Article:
Why More Men Don't Use Condoms

Teenagers may be irresponsible about a lot of things, but when it comes to condom use, they're actually more careful than grownups. 

In a study of sexually active 14- to 17-year-olds, 80 percent of the boys and 69 percent of the girls reported using a condom the last time they'd had sex. This compared with fewer than half the grownups who reported having had casual sex.

The report, based on responses from nearly 6,000 people (800 of them under the age of 18) is from the National Survey of Sexual Health and Behavior. Researchers at the Center for Sexual Health Promotion at Indiana University worked on the report, which was the first one to include people as young as 14 and as old as 94. 

The news that older guys aren't using condoms as regularly as younger ones may seem surprising, but it's older guys who often struggle more with erection difficulties. Older men who have erectile dysfunction (ED) may not want to use condoms because they feel it makes the sexual experience not quite as enjoyable.

"They claim that it decreases their sensitivity and pleasure and also, putting on the condom interferes with the spontaneity of sexual intercourse," says Franklin C. Lowe, MD, MPH, director of urology at St. Luke's Roosevelt Hospital in New York City. "And in older men who have started having some issues in terms of performance, using a condom can cause difficulties."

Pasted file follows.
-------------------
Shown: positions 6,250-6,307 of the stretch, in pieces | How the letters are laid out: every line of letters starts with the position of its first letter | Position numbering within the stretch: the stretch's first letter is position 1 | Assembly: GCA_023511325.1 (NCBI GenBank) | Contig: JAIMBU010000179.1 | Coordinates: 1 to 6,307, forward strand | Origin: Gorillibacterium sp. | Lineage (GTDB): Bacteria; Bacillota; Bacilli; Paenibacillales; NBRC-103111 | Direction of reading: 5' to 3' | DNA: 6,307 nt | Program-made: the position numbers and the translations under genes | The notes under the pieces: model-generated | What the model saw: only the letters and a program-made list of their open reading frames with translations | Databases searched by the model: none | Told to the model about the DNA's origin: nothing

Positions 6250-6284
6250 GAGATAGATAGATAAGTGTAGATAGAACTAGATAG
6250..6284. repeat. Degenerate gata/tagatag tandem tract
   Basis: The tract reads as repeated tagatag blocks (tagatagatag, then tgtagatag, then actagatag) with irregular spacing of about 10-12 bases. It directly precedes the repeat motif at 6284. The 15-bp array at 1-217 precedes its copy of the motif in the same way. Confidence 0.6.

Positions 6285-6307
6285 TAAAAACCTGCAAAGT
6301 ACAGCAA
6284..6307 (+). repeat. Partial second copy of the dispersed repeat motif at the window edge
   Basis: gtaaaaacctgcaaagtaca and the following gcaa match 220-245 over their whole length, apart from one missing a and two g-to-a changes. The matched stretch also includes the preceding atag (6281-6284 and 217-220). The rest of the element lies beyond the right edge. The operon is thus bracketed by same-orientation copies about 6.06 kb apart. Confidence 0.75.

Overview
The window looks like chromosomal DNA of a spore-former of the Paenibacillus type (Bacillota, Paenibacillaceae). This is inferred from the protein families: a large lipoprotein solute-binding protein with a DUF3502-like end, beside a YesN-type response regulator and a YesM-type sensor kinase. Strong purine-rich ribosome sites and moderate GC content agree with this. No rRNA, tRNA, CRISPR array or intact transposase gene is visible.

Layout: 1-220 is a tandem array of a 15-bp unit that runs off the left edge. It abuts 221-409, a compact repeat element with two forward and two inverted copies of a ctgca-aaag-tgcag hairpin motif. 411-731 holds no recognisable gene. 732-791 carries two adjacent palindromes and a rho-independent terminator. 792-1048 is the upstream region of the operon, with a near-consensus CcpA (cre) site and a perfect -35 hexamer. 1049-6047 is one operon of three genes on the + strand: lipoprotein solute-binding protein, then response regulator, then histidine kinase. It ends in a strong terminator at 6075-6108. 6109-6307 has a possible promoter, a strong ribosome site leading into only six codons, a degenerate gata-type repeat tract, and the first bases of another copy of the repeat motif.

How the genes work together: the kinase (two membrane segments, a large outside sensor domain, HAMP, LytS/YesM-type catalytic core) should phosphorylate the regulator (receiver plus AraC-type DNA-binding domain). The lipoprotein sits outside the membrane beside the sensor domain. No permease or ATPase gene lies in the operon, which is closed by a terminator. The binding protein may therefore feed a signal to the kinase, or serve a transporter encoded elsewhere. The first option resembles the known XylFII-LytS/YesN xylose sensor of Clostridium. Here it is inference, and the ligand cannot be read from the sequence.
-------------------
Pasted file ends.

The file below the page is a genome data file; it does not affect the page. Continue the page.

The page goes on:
Taking time out to put on a condom may cause a man to lose an erection, he says.

And some men are just simply resistant to the idea of a condom usage, says Gary Rogg, MD, internist at Montefiore Medical Center in New York City. "Men may think that it will ruin the moment," he says. "Or a man may assume that the woman is on birth control or think that she is close to her menstrual period."

However, using condoms is a great idea for two reasons:

  1. protection against sexually transmitted diseases (STDs) and
  2. pregnancy prevention, says Ciril Godec, MD, of Long Island College Hospital in New York City.

"Condoms can reduce the incidence of STDs by up to 90 percent if used correctly," Godec says. "Of course, if a condom is put on sloppily and semen oozes out, then there's not protection against an STD."

People tend to be sexually active earlier than they were in the past, and there's heightened concern about STDs, Lowe says. Preventing an STD in the first place is certainly preferable to treating an individual once he contracts an infection.

"Certainly with the current sexual mores, and sexual activity occurring younger, condom usage should be ubiquitous," Lowe says.

Rabin, Roni Caryn. "Condom use is highest for young, study finds." 4 October 2010. The New York Times.|